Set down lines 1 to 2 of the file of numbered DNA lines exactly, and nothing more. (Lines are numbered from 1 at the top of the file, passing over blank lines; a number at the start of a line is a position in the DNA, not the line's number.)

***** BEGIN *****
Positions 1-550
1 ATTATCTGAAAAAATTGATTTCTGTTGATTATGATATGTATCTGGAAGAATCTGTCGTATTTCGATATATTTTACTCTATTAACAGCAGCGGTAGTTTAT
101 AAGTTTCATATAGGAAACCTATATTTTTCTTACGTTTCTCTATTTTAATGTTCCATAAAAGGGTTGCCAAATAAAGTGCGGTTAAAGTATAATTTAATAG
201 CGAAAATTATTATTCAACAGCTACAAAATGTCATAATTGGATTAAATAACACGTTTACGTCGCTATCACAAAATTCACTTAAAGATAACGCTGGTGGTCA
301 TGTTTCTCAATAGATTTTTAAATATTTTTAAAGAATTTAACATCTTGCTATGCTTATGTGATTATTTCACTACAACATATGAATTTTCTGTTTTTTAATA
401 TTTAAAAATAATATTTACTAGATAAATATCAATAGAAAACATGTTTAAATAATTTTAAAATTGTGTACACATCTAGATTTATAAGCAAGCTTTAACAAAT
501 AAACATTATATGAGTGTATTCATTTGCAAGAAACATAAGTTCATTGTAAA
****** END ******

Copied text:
Positions 1-550
1 ATTATCTGAAAAAATTGATTTCTGTTGATTATGATATGTATCTGGAAGAATCTGTCGTATTTCGATATATTTTACTCTATTAACAGCAGCGGTAGTTTAT